Inversago Pharma reeled in a $7 million series A round to move a suite of next-generation cannabinoid receptor-1 (CB1) blockers into the clinic. The Montreal-based startup is developing the drugs for Prader-Willi syndrome, as well as metabolic disorders including diabetes.
Other companies have developed CB1 inhibitors for metabolic conditions. While they were able to cross the blood-brain barrier and showed "striking efficacy" in the clinic, these drugs worked in the central nervous system (CNS), leading "to psychiatric adverse events which caused the termination of all first generation CB1 inverse agonist programs," Inversago said in a statement.
Inversago is working on CB1 blockers whose action is restricted to the peripheral CB1 receptors. The hope is they will be able to treat conditions, such as obesity, Type 2 diabetes, nonalcoholic steatohepatitis (NASH) and fibrosis without causing behavioral or CNS side effects.
“The clear demonstration of peripheral action with very low brain occupancy shapes the path toward the reinstated first-in-class therapeutics for several unmet medical needs,” added Elizabeth Douville, managing partner at AmorChem, which co-led the financing alongside Genesys Capital. The JDRF T1D Fund, Accel-Rx, Anges Québec Capital, Anges Québec, Tarnagulla Ventures and angel investors also participated.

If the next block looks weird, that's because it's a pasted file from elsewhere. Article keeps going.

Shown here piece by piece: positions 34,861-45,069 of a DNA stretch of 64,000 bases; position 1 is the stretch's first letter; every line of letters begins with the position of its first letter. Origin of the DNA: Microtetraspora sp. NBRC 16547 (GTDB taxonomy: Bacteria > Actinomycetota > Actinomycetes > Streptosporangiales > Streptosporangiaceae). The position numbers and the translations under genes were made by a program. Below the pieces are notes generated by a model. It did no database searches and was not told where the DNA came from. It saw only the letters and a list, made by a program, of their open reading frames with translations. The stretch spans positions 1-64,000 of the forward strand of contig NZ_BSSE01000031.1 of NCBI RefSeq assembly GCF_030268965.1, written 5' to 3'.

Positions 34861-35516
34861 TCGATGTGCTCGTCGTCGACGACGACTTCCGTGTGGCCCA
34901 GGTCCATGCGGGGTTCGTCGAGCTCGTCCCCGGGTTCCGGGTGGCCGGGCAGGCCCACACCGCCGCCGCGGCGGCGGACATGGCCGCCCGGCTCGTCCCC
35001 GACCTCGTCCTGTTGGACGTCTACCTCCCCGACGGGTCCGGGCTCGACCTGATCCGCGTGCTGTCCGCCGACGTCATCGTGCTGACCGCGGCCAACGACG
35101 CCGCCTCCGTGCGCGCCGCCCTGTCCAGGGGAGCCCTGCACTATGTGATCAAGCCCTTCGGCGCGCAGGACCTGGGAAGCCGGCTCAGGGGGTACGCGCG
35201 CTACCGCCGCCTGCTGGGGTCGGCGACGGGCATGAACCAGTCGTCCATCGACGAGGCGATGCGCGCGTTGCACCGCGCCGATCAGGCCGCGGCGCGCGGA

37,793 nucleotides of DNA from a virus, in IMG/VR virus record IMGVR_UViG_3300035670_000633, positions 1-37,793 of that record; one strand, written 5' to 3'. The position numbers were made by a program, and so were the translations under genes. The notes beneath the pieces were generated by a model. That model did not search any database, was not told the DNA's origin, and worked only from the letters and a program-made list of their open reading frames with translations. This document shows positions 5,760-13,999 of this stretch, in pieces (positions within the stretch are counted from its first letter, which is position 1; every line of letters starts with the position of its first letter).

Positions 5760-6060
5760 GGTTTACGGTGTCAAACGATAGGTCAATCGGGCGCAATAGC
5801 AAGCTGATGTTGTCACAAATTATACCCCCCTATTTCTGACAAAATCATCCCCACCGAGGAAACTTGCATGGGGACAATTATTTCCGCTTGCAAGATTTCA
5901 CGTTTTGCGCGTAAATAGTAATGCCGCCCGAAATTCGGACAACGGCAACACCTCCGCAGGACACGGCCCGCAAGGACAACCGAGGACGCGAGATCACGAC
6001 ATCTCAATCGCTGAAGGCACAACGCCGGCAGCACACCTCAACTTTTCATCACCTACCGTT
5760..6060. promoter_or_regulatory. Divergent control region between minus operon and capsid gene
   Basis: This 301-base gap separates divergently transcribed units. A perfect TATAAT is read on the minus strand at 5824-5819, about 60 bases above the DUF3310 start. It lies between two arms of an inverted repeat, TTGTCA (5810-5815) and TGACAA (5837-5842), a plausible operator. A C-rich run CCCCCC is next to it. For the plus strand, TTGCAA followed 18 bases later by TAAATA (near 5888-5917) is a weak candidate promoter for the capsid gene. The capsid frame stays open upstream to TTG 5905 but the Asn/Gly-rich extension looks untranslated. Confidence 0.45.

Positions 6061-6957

“JDRF has long recognized the potential of CB1 blockade for Type 1 diabetes, as a potential first β-cell targeted therapy for this condition. We are excited to invest and strategically support Inversago as it develops new oral drugs which have the potential to be a game-changer for the community,” said Jonathan Behr, managing director at the JDRF T1D Fund.
Others are working on cannabinoid receptor-aimed drugs, as well as cannabinoid-based treatments.
Arena Pharmaceutical is targeting another cannabinoid receptor—its olorinab is an orally available agonist of the CB2 receptor. It is in the clinic for the treatment of pain associated with Crohn's disease.
And GW Pharma's Epidiolex, a purified form of cannabidiol, became the first cannabis-based drug to get the FDA nod. However, GW's ability to market the drug in the U.S. depends on the Drug Enforcement Administration reclassifying cannabidiol, the active ingredient of Epidiolex and the component of cannabis that does not cause users to feel "high."
As it stands, cannabis remains a Schedule I drug, meaning the DEA deems it to have "no currently accepted medical use and a high potential for abuse."
Editor's note: This story was updated to clarify that Inversago's treatments target cannabinoid receptors, but are not cannabis-based.